God isn’t making us wait to frustrate us, but to purify us. The Epistle of James talks a bunch about persevering, particularly through trials, as described in James 1:2-4: “Consider it pure joy my brothers and sister when you face trials of many kinds, because you know that the testing of your faith produces perseverance. Let perseverance finish its work so that you may be mature and complete.”
God is active and creative in our waiting. I think back to these examples in Scripture:
Joseph received a promise in a dream where he saw his brothers and even his father bow down to him. He was sold into slavery, then spent years in prison, forgotten and alone. The long season of waiting whittled his pride, and eventually we hear Joseph proclaim what his brothers meant for harm, God made for good (Genesis 50:20).
Hannah, desperate for a baby. After years of longing for a child, she was so distraught in her prayerful grief that the priest thought she was intoxicated. And yet, even in her desperate longing, she saw children for what they really are—not hers but belonging to God (1 Samuel 1).
Even Paul, who wanted to go to Spain (Romans 15:24), but until God got him there, he worked hard on the missionary ground planting new churches and growing disciples.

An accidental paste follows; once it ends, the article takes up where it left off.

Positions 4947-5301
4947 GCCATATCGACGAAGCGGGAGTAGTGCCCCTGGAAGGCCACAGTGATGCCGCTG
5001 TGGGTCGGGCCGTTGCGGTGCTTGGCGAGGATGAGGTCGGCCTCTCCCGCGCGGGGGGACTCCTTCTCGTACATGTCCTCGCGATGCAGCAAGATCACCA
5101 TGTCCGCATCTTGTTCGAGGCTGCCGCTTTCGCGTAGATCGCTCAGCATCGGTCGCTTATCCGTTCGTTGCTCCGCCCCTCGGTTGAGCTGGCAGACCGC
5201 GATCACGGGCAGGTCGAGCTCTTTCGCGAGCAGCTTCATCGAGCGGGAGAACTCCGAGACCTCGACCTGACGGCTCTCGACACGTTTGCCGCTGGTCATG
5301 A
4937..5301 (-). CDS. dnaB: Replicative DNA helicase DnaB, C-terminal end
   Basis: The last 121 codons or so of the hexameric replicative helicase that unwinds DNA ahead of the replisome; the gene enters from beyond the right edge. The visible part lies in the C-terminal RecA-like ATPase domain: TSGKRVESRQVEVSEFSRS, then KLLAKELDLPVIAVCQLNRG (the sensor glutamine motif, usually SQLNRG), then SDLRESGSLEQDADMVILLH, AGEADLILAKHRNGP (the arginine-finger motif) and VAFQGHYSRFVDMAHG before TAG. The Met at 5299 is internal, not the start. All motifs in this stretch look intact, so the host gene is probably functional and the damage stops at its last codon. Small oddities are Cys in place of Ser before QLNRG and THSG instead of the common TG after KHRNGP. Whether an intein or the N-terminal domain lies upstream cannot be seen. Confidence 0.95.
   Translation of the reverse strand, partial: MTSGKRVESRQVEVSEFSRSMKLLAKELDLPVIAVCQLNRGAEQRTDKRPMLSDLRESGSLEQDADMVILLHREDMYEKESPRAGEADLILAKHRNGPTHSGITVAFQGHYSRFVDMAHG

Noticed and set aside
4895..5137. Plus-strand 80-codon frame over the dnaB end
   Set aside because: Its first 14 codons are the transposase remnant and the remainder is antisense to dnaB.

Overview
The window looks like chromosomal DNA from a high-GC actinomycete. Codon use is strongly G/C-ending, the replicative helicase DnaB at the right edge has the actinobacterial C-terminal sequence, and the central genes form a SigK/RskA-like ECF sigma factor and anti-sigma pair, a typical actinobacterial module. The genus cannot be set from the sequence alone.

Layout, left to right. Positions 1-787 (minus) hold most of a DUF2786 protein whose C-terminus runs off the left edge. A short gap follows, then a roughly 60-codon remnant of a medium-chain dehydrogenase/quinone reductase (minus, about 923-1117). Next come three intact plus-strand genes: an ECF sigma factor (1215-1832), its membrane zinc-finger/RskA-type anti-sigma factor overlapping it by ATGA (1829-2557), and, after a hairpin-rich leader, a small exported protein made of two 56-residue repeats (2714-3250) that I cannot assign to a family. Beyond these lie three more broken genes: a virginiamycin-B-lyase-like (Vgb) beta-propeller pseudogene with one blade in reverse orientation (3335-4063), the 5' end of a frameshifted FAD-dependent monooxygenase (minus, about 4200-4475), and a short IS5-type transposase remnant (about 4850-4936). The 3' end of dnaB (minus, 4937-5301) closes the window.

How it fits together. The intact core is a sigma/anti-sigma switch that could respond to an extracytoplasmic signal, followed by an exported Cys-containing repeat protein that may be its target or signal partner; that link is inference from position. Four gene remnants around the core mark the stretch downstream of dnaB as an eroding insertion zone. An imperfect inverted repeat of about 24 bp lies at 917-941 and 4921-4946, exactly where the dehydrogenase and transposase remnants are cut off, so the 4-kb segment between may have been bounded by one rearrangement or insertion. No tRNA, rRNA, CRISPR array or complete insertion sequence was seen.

Three helpful postures to adopt while waiting
In Exodus 23:29-30, God speaks to the people of Israel about the Promised Land: “But I will not drive them out in a single year, because the land would become desolate, and the wild animals would multiply and threaten you. Little by little I will drive them out before you until you have increased enough to take possession of the land.”
The Israelites had to wait patiently to inherit the Promised Land from the previous inhabitants because God knew they were not ready. The scale of the land and the presence of fierce animals would have been too much for them to immediately take on.
They had to listen to Him in their wait, and the same is for us. In our waiting, the first posture to adopt is listening. This means listening intently to what God is saying to us. His living Word is found in Scripture, the wisdom of respected others, and in the revelation of His Holy Spirit.